A New Year and a Modern Age Conundrum: How to Run a Mountain Guide Service Without Losing Your Soul?

In From the Range of Light & Fast by Howie Schwartz6 Comments

awesome photo by Miles Weaver

At Sierra Mountain Guides our mission is: Connecting people to the mountains. See what we did there? Who doesn’t appreciate a clever double entendre? When we thought it up, we loved how it speaks to having a positive effect on society, albeit small, by helping people feel more connected to the natural world, mountains in particular. At the time, we didn’t comprehend the level of connectivity that the near future would bring, or the effects that this would have on our enterprise.

We now tell thousands of people about what we do, sharing the stoke and the savvy, with a swipe and a click. We can do it from the remote mountains, at belays, or in between ski runs. We can target people we have never met, from anywhere in the world, with select characteristics, and all we have to do is let social media platforms charge our credit card. The more we pay the more people we reach. The more people we reach, the more we can connect with! It’s a modern marketing miracle for our business model. So efficient and so effective.

As the company’s designated curator of all marketing, I have lately been reconsidering the costs versus the benefits of the media that we call social. SMG has constrained our digital marketing and outreach efforts to Facebook & Instagram, because it is really all we can manage and seems the best bang for buck. Lately, I have taken a personal hiatus from posting on behalf of the company. Kind of like an intermittent fast with colon cleanse for the old avatar. It has been as refreshing as I just made it sound. As with any cleanse, it ought to come to an end before too long. Increasingly though, social media marketing seems to have evolved to become necessary for the health of our company and its mission.  

One of the values we strive to uphold at SMG is to be good citizens of the mountains, the planet, and society at large. With a mission to connect people to the mountains, we must consider the paradox in how we choose to communicate. Are social media companies a force of good or of evil? Hmmm…maybe a bit of both?

This video of a speech made by actor and comedian Sascha Baron Cohen was sent to me by a family member recently and it made me question whether we should abandon our social media campaigns altogether. If you haven’t seen it yet, it is worth every minute:

Facebook and Google make businesses like ours pay to be seen. This is the core of their business models. The more we pay the more reach we get on their platforms. If we disparage Facebook here and then try to promote this post via Facebook, bots and algorithms will aim to prevent it in order to protect their brand image. Facebook said just a few days ago that they will not limit political ad targeting or in any way stop false claims being made by politicians who may make them. This makes their platform the biggest propaganda machine ever created, a place where anyone can not only say anything, but can have their message reach virtually anyone around the world, and as many of those people that they want, limited only by amount of money spent. This policy is clearly dangerous for society and damaging to democracy. It also results in relatively massive ad revenues for Facebook.

Does SMG really want to participate in, and thereby support, this flow of money and resulting imbalance of power that remains on a trajectory to destroy so much that is good in the world? Should we be using these platforms, or paying them to connect us with present and future customers?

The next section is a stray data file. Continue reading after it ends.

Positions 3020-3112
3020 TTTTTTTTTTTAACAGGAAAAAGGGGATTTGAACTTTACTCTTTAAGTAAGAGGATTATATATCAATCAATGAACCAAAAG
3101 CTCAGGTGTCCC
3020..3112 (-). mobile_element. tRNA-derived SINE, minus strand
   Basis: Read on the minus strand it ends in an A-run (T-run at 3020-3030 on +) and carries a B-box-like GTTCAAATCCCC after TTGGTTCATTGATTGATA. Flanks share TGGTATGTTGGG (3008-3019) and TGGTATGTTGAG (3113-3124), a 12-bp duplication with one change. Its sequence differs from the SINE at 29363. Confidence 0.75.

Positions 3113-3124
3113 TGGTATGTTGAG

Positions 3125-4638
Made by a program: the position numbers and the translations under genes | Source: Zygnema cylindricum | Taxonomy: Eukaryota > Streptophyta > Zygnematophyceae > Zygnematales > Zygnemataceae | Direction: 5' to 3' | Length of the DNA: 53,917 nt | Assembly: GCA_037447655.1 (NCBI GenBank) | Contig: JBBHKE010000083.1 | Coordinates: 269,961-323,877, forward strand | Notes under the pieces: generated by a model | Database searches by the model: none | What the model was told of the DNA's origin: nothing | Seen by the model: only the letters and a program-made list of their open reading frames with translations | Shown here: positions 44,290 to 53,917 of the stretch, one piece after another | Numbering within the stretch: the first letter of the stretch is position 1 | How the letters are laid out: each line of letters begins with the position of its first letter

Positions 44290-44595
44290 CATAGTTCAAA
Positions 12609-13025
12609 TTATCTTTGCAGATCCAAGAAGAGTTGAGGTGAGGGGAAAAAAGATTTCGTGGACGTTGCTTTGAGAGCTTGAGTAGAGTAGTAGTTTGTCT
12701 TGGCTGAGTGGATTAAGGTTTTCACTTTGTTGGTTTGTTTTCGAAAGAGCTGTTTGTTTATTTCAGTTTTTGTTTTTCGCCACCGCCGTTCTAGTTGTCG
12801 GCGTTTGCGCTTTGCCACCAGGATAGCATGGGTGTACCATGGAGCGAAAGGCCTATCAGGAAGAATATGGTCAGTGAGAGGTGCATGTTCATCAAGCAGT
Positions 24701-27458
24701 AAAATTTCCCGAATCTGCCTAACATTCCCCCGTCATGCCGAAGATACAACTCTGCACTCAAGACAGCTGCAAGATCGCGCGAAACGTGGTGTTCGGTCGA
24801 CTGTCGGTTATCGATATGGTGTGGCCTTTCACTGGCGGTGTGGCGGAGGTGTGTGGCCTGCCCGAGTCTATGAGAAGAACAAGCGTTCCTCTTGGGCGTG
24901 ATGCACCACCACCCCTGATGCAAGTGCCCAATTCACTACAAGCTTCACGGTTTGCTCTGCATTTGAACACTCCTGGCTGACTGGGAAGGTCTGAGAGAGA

In the outdoor industry, individuals and companies compete for attention. Increased attention equates to increased potential revenue from sales. Increased revenue generally results in more opportunity for a company to achieve its goals. Unfortunately, attention is gained these days primarily through online social media and search engines, which feed the user with content at the tech company’s discretion, determined by proprietary, hidden computer algorithms. These algorithms do not primarily sort content by merit, validity, or accuracy. They are set to prefer metrics such as “engagement” or targeted demographics from tracked user data, or how much is paid by users to push their content to the forefront.  

The easiest way to get attention is by spending resources, like time and money, to increase reach. Some individuals and businesses even hire agencies to increase the attention, and ultimately conversions that they get. It is up to consumers to determine what is actually true, valid, or of merit, and it is increasingly difficult to sort it all out.

As a everyday example, here is an Instagram advertisement I discovered just yesterday from an out of town guide service competitor (whose name I have redacted) just now starting to offer AIARE avalanche courses in our local area:

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Sierra Mountain Guides, our company, has been offering AIARE avalanche programs here in the Eastern Sierra since 2006. I have been personally teaching them here since 2001 and have been part of the development of the AIARE curriculum since the founding of AIARE in the late 90’s. We welcome this newer company’s competition and hopefully it will keep us on our toes to keep innovating and remaining the best in the business.

The issue here is what they don’t say in this post. That’s me in the photo, in the orange jacket, teaching a stellar group that included several professional snowboarders, and the photographer, during an AIARE 1 avalanche course in 2016, run by our company. This photo, along with several others, were given to us by the photographer who was on the course. I don’t choose to believe that there was any conspiracy or malicious intent here, maybe just a bit of understandable oversight and over-enthusiasm. This competitor has never taught an avalanche course before, and presumably has no images of their own to use to represent their courses. Here, they are using images from their soon-to-be competitor’s course to launch their new program. Here, they publicly misrepresent our course as theirs and – other than the very few who read this – the world will never know the difference.